The officers found an illegally-purchased .380 caliber gun and two bullet casings near Murray. Investigators found two other bullet casings some distance away. A third casing was also found inside the chamber of Norton's gun. An ambulance arrived on the scene thirty-two minutes after the shooting, while Murray was still alive. No officer administered medical assistance to Murray in that time. By the time the ambulance arrived, additional police officers had arrived from various police departments and had "commandeered the site and were asserting state jurisdiction over the site." Complaint at 9, Jones II , 122 Fed.Cl. 490 (Fed. Cl. 2013) (No. 1:13–cv–00227).

Federal Bureau of Investigation ("FBI") special Agents Rex Ashdown and David Ryan and Bureau of Indian Affairs ("BIA") Officers James Beck and Terrance Cuch (collectively, "federal officers") then arrived and "ostensibly assumed [federal] jurisdiction of the scene." Id. Ashdown took charge of the investigation. The complaint alleges that the federal and local officers prevented Raymond Wissiup—a member of the Ute tribe, a law enforcement officer, and the Director of the Tribe's Fish and Wildlife Department—from accessing the crime scene.

An ambulance took Murray off the reservation to the Ashley Regional Medical Center ("Medical Center") in Vernal, Utah, where was declared dead at 1:19 pm. At the Medical Center, one of the officers allegedly disrobed Murray, photographed him nude, and manipulated his remains. For example, Byron was photographed with his finger in Murray's head wound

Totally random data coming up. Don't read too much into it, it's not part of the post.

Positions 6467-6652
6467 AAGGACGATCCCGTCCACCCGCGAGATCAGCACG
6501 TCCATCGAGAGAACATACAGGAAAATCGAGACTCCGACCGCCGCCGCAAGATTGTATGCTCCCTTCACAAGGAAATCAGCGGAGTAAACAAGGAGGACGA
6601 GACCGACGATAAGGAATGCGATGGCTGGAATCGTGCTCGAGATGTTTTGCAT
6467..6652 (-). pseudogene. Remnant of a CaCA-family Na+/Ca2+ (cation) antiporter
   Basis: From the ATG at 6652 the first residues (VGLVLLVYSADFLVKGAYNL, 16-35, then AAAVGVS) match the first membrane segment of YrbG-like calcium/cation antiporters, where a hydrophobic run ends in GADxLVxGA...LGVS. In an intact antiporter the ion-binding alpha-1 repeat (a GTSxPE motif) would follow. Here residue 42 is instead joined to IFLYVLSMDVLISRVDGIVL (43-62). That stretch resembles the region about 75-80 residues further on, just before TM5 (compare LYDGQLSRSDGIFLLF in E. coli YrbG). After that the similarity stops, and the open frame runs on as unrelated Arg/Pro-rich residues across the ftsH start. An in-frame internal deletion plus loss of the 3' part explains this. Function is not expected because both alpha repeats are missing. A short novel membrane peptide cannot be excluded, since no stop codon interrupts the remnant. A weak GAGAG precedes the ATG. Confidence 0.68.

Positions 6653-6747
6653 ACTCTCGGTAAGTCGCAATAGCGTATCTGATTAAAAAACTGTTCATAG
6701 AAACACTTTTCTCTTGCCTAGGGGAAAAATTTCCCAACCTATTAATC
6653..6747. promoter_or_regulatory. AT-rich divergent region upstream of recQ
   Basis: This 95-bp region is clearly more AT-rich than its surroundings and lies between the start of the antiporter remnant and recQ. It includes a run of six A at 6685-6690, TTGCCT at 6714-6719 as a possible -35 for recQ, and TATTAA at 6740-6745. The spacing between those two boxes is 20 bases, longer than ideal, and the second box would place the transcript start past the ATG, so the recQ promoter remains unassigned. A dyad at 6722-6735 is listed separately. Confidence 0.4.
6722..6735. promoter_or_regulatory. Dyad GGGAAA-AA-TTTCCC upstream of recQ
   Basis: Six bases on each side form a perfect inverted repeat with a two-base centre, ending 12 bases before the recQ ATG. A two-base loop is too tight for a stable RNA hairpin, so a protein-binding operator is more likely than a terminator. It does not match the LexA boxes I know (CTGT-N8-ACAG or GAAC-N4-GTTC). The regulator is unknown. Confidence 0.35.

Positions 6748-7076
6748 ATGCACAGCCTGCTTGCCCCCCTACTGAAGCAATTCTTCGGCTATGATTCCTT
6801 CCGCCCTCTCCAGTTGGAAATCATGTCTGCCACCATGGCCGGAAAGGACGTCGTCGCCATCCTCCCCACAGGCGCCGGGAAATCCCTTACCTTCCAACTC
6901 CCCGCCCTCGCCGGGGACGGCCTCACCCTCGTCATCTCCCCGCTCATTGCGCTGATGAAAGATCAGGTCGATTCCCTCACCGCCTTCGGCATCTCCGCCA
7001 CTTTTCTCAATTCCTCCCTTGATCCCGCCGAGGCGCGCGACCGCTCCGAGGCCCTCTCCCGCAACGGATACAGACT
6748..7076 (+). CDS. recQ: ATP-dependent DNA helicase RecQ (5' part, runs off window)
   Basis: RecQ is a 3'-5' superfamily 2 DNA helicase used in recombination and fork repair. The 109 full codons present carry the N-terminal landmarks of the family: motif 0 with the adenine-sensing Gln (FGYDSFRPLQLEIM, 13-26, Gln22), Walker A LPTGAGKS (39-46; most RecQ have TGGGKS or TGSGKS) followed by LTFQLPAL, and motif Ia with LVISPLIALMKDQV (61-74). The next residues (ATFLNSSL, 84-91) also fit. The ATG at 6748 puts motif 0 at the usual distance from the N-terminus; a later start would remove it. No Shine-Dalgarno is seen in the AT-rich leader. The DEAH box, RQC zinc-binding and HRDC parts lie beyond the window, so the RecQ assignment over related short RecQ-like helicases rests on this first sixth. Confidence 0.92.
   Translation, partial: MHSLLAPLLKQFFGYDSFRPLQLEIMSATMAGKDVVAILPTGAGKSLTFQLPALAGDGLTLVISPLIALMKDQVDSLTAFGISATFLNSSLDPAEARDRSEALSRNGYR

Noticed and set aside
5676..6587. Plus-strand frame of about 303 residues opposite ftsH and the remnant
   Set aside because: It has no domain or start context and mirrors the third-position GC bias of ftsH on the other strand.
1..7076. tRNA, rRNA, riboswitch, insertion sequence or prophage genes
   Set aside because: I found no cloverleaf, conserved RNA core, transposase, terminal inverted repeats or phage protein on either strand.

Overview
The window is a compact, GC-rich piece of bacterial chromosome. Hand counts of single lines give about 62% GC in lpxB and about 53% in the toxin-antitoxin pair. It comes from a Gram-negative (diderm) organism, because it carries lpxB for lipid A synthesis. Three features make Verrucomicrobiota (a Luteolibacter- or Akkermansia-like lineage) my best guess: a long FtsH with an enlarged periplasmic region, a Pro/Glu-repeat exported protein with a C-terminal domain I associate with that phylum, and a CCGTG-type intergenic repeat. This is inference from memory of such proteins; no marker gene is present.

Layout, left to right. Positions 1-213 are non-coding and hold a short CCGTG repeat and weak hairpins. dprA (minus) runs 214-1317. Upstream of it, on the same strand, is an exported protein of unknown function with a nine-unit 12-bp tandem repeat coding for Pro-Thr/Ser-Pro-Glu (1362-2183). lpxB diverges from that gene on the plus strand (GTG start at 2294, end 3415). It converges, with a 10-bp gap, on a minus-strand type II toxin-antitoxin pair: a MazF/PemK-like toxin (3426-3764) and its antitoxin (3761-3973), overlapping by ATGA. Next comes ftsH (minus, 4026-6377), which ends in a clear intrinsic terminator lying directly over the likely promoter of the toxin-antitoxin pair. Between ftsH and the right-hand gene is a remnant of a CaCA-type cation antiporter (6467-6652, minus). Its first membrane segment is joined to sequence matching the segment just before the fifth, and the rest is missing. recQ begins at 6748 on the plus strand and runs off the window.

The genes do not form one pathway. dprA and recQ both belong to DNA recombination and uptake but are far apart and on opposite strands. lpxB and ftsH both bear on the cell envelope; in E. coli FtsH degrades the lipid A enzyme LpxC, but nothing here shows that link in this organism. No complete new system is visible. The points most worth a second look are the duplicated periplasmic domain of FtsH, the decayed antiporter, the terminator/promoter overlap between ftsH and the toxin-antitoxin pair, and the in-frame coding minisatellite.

. A sample of Murray's blood was also taken. Jones alleges that BIA Officer Kevin Myore "condoned and participated in, or failed to prevent" these actions. Complaint at 11, Jones II , 122 Fed.Cl. 490 (Fed. Cl. Dec. 3, 2013) (No. 1:13–cv–00227).

The local officers then took Murray's body to the off-reservation Thomson-Blackburn Mortuary ("Mortuary") in Vernal, Utah to await an autopsy. There, Vernal City Police Chief Gary Jensen inserted a needle with syringe into Murray's heart and directed a mortuary employee to make an incision into Murray's jugular vein to collect two vials of blood. No one ever accounted for the blood or provided any reason for the necessity of collecting additional blood, the use of a jugular incision, or the insertion of a needle into Murray's heart.

Murray's body was then transferred to the off-reservation Office of the Medical Examiner ("OME"), where the medical examiner declined to perform an autopsy. Jones alleges that this was done either at the direction of the FBI, or with the FBI's tacit approval.

After an external examination, the medical examiner concluded that the bullet entered the back of Murray's head, above and behind his left ear, and exited on the right side of his head. Murray was right-handed. The medical examiner did not find soot on Murray's hands, but noted that his right hand was bloodied while his left was clean. The medical examiner considered Murray's death a suicide, but later testified that he could not rule out the possibility that Murray was shot in the back of the head, execution-style.